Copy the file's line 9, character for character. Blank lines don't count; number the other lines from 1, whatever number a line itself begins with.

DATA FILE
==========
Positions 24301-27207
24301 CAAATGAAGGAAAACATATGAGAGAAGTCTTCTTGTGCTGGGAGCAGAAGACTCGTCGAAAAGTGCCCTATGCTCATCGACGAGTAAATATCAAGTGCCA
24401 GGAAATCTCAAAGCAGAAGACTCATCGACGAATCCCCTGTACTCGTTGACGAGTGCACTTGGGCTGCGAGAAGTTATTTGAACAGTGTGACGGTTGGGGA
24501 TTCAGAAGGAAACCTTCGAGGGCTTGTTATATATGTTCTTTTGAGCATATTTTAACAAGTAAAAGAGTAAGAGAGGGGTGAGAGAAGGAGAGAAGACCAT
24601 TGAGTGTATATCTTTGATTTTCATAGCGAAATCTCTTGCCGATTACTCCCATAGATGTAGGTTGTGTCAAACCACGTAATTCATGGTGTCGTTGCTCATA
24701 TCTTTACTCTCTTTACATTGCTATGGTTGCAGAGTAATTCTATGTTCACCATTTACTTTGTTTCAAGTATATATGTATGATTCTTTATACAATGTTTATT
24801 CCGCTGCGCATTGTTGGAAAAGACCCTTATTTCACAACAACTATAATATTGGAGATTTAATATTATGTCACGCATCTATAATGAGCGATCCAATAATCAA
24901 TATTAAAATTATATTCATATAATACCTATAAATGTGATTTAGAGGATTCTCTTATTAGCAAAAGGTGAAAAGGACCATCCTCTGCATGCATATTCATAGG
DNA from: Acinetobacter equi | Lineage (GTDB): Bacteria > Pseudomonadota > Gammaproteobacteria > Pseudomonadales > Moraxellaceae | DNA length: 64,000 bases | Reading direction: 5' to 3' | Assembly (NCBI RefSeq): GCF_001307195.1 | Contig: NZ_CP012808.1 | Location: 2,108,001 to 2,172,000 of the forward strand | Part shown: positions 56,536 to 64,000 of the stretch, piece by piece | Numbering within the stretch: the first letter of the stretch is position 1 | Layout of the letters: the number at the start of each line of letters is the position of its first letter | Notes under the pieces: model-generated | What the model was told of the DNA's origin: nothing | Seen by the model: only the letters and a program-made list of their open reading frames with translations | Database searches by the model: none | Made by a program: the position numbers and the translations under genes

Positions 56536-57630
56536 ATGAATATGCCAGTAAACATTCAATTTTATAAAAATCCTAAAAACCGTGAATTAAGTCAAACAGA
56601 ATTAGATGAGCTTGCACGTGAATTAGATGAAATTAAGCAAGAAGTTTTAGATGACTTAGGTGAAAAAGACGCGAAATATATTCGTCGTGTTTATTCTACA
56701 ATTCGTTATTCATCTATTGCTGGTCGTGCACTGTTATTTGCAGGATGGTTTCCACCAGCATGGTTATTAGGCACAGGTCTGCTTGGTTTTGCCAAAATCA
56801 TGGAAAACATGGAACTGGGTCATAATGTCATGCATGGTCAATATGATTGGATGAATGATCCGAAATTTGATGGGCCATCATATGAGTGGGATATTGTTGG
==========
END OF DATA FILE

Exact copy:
DNA from: Acinetobacter equi | Lineage (GTDB): Bacteria > Pseudomonadota > Gammaproteobacteria > Pseudomonadales > Moraxellaceae | DNA length: 64,000 bases | Reading direction: 5' to 3' | Assembly (NCBI RefSeq): GCF_001307195.1 | Contig: NZ_CP012808.1 | Location: 2,108,001 to 2,172,000 of the forward strand | Part shown: positions 56,536 to 64,000 of the stretch, piece by piece | Numbering within the stretch: the first letter of the stretch is position 1 | Layout of the letters: the number at the start of each line of letters is the position of its first letter | Notes under the pieces: model-generated | What the model was told of the DNA's origin: nothing | Seen by the model: only the letters and a program-made list of their open reading frames with translations | Database searches by the model: none | Made by a program: the position numbers and the translations under genes